By Annette Hinkle
The late Bill Mulvihill was known locally as an ardent environmentalist. He and his sister, Dolores Zebrowski, who passed away three weeks ago, were actively involved in land preservation — and their gift of more than 100 acres off Brickiln Road in Sag Harbor has preserved a unique ecosystem that can now be enjoyed by all who use its trails.
But Mulvihill, who died in 2004, also understood the importance of saving ecosystems far from the East End. A high school history teacher for 32 years, Mulvihill had a passion for Africa, and he became something of an authority on the continent.
“He had the largest private library on Africa in New York,” notes his daughter, Mary Ann Mulvihill-Decker. “It was this incredible wall of books — he really was a scholar and expert on African history and natural history.”
Mulvihill was also a writer and he used Africa as the centerpiece of several of his novels, including “The Sands of Kalahari,” a New York Times bestseller which was made into a movie in 1965.
Now, it looks as if another of his books — his 1960 novel “The Mantrackers,” which Mulvihill reworked and republished in 1995 as “Serengeti” after the original went out of print — is on its way to the big screen as well.
The film rights to “Serengeti” have just been acquired by Alan Abrams of Santa Monica and Glenn Zoller of Los Angeles. While this is not the first time the novel has been optioned for film, Mulvihill-Decker is optimistic that this time, it will come to fruition.
Mulvihill-Decker explains that when Zoller, an independent producer, first approached the family about the film rights to “Serengeti” a number of years ago, it was still in development under an earlier option. So Zoller optioned “Night of the Axe,” another book by Mulvihill, instead.
But his real interest was in “Serengeti,” and when the property became available again, Zoller moved to option it. As a result, Mulvihill’s family went to entertainment lawyer Alan Abrams to represent them in the deal, but Mulvihill-Decker adds that when Abrams read the book, “he went crazy over it.”
“Alan has been an entertainment attorney for 35 years mostly representing producers — it was more unusual for him to represent us as the writer when we first contacted him,” she recalls. “He thought my dad was just great.”
So great, in fact, that Abrams told Mulvihill-Decker he couldn’t represent the family because he and Zoller had decided to team up to make the film version of “Serengeti” together.
“We are in contract for the option now,” adds Mulvihill-Decker. “Alan felt so inspired by my dad’s work. He had always been interested in producing, but after 35 years, he said, ‘This is it. I want to produce a movie now.’”
When asked why she felt her father’s novel is finding a new audience more than 50 years after it was written, Mulvihill-Decker says, “Alan thinks my dad was a tremendous and under-appreciated writer. He loves his succinct style of writing. Dad was a thematic style of writer, and the story moved them both deeply.”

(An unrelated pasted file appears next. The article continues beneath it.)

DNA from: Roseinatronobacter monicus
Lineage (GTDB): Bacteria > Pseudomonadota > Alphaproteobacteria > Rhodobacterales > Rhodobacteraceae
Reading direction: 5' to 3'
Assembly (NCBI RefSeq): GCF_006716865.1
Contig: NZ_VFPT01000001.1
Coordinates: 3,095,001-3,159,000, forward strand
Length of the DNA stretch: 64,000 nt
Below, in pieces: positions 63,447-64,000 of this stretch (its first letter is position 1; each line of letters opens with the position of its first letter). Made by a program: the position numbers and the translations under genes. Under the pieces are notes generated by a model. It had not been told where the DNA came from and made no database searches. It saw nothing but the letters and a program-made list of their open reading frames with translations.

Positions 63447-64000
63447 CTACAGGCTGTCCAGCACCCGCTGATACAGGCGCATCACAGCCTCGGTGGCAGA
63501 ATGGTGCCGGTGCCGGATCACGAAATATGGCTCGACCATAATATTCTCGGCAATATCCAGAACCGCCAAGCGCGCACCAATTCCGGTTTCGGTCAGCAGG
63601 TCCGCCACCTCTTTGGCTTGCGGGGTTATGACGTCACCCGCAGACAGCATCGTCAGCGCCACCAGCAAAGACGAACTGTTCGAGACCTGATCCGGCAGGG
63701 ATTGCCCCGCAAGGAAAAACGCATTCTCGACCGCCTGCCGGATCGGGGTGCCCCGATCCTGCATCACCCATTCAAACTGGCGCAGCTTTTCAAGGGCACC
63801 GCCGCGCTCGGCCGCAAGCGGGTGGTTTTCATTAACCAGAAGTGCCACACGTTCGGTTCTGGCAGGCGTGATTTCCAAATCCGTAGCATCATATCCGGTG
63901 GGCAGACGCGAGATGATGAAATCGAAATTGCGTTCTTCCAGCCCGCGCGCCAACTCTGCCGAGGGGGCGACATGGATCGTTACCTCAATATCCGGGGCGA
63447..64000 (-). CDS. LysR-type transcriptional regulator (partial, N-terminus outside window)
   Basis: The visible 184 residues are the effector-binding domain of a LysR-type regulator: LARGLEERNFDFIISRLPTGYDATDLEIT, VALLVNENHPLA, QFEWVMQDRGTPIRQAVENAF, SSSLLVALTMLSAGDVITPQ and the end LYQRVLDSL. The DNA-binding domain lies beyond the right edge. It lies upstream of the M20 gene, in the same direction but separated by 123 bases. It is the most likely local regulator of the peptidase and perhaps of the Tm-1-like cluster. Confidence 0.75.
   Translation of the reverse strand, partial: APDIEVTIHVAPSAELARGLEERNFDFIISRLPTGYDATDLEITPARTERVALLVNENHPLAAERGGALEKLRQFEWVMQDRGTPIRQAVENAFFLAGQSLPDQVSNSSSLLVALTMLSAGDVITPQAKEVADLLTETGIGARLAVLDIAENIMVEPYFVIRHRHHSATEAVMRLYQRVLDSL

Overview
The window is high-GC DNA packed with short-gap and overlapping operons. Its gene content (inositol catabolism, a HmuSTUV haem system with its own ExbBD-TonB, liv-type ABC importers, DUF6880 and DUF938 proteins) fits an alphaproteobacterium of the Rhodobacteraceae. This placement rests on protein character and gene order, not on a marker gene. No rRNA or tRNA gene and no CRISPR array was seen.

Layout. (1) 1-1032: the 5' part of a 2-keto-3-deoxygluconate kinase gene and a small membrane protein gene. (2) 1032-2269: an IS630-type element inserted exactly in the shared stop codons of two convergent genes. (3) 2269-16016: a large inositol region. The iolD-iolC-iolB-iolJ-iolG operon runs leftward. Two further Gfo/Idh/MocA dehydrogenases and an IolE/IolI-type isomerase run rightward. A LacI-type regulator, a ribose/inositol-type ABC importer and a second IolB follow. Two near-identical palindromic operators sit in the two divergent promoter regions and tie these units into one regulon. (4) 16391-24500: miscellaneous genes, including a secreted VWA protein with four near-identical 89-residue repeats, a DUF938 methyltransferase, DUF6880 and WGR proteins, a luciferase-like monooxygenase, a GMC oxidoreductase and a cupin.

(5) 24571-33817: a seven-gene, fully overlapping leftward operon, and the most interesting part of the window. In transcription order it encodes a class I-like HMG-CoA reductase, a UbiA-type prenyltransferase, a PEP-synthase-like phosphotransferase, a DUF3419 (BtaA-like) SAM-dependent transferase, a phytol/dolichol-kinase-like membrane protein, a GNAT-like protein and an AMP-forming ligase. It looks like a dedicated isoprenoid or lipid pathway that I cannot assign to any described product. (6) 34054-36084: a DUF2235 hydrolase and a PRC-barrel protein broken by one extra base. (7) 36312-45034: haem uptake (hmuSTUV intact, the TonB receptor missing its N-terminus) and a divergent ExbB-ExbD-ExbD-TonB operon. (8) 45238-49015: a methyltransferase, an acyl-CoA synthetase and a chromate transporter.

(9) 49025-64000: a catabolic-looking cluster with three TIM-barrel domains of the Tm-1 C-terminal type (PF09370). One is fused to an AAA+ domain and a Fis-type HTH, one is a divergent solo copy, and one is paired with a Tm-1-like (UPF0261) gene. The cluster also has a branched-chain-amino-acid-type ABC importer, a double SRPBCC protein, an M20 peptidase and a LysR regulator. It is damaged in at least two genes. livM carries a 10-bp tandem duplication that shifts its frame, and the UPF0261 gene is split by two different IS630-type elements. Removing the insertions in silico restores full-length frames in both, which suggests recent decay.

“It’s a powerful story,” she adds.
Set in pre World War I East Africa in 1910, “Serengeti” is the story of von Tafel, a German Army officer who snaps after being severely maimed and disfigured by a leopard. Seeking revenge, he heads out to the bush on a wildlife killing spree — a virtual animal genocide.
Meanwhile, Peter Ratchford, an American botanist who has seen first-hand evidence of von Tafel’s slaughters in the wild, seeks out John Thrushwood, a retired British elephant hunter, and enlists his help in tracking von Tafel with intentions to stop him.
Thrushwood is initially reluctant. Having personally killed more than 2,000 elephants and other animals for their ivory, skins and meat, he feels great remorse for his actions and is not interested in another hunt — regardless of the prey. But Ratchford convinces him von Tafel must be stopped. So Thrushwood agrees and the two set out, along with Chapupa, an African tracker who Thrushwood relies on for his skill and wisdom.
Though Mulvihill, who visited Africa three times in the 1960s and ’70s, had not yet been to the continent when he first wrote the novel, Mulvihill-Decker explains he understood the place intimately through his research.
“He studied Africa long before he went there,” says Mulvihill-Decker. “He was able to paint an authentic picture.”
It’s a picture that has only gotten worse for many wild animals since Mulvihill wrote the book — especially for elephants which are again being poached in alarming numbers for their ivory.
“He thought the book was one of the first ecologically oriented novels at the time,” says Mulvihill-Decker. “He was very much ahead of his time in many ways.”
Which may ultimately be why “Serengeti” is garnering such interest among film producers these days. In Mulvihill’s story of three men tracking an avowed animal killer, Abrams finds an apt metaphor for the larger environmental and political realities of 21st century Africa and the many threats it faces.
“I see the film as a rallying call to stop the insanity and protect this wonderful and fragile planet from the von Tafels of ecological destruction,” notes Abrams. “I also see it as a damn good old fashioned western, mano-a-mano in the Serengeti, the white hats against the black hats.”
“The theme of redemption runs deep in ‘Serengeti,’” adds Zoller, “and it strongly drives my passion to help transform a gripping and thematic novel into an equally authentic and evocative, yet bad-ass African western.”